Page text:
Creating advocates for history through the stories of greater Los Angeles.
by Paul R. Spitzzeri
It was warm, but the heavy winds died down considerably, as we hosted the first day of the weekend’s Victorian Fair today. Unfortunately, the offramp for Hacienda Boulevard from the westbound 60 Freeway was closed due to a fallen tree, which probably had something of an impact on our attendance.
Still, we probably had about 1,300 guests, who enjoyed music, dancing, fashion shows, a tintype photographer, some excellent food trucks, shopped with merchants and vendors, visited with local historical societies and community organizations, heard presentations on the local Kizh-Gabrieleño Indians and about the Chinese Massacre of 1871, went on self-guided tours of the Workman House which featured artifacts on Victorian-era greater Los Angeles, and more.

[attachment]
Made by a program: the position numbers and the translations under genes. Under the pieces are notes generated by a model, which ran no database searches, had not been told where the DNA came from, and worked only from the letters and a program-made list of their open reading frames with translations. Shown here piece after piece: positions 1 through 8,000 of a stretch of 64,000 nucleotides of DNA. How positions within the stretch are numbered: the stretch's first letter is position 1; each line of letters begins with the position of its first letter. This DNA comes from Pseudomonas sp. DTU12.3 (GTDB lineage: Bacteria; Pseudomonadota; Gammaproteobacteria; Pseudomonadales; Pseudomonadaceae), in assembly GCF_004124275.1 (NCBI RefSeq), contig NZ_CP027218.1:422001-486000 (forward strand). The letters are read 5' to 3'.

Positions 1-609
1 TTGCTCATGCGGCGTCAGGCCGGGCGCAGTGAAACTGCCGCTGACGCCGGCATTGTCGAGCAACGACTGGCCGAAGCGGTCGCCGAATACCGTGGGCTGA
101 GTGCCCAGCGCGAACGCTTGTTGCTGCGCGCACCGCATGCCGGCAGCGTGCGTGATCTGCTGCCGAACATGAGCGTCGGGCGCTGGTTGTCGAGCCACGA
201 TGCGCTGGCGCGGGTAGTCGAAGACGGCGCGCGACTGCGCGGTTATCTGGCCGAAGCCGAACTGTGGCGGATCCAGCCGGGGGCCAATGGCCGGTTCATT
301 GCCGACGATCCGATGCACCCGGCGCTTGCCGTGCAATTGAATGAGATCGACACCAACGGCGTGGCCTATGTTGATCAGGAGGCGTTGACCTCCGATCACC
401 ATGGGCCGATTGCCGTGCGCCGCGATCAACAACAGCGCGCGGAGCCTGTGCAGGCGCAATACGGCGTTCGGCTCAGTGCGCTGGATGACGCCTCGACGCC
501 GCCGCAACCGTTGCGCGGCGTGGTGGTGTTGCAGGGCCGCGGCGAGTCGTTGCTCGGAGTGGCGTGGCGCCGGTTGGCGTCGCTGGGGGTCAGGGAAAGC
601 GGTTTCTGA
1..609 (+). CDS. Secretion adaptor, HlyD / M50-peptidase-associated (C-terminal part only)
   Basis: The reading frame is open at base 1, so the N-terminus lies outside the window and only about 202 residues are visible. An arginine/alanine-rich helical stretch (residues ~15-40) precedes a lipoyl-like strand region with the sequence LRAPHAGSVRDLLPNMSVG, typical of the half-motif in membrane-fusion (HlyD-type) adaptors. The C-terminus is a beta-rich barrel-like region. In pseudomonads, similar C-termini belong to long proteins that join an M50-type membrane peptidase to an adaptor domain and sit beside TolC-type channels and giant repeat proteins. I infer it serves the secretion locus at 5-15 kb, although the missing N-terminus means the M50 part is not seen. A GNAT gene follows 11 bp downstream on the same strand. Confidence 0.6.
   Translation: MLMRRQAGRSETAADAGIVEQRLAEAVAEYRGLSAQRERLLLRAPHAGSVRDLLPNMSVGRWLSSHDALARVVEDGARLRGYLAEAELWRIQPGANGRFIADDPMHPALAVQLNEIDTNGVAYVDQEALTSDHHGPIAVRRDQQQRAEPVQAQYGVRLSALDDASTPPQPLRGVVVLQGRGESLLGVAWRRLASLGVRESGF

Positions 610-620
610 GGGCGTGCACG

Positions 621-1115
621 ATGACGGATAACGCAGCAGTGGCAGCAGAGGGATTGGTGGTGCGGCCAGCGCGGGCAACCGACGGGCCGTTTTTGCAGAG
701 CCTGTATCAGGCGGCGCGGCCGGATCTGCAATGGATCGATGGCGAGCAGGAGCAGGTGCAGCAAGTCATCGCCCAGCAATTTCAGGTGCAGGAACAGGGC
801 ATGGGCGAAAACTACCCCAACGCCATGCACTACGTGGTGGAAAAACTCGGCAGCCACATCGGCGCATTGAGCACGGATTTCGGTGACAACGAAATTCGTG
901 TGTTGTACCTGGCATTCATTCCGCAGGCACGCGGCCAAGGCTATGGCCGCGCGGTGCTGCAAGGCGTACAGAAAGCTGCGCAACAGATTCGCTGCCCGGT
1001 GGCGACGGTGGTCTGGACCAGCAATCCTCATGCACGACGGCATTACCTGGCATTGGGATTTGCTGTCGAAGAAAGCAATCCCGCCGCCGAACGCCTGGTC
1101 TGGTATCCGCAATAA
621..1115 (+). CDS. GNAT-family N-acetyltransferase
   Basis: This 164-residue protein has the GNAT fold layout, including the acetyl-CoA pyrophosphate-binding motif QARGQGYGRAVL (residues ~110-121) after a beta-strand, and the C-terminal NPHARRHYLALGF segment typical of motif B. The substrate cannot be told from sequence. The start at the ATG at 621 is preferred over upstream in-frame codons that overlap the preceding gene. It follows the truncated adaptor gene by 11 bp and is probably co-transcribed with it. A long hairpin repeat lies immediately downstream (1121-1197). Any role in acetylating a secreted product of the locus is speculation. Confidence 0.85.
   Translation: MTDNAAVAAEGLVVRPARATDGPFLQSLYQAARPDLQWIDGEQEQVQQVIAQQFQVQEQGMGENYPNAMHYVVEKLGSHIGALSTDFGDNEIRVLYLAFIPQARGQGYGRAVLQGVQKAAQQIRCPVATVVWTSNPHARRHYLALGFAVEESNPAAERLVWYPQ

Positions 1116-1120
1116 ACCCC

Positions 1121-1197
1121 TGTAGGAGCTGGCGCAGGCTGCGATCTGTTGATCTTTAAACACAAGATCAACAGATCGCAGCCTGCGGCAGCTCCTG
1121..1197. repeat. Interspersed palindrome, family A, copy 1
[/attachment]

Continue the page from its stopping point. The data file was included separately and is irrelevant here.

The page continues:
As museum director, I am particularly proud of the efforts our paid staff put in with all of the planning and execution that goes toward a large festival like this and to our dedicated volunteers for devoting their time to helping the event becone a success.
Finally, a big thank-you goes out to those 1,300 guests who came out and supported what we do. We hope we entertained and educated you and that you’ll continue to support our programs.
Typically, when it comes to these festivals Sundays are busier than Saturdays. Presumably, the Hacienda offramp will be open again and forecasts predict cooler weather, so we hope to see a nice crowd tomorrow as we come back and do it all again.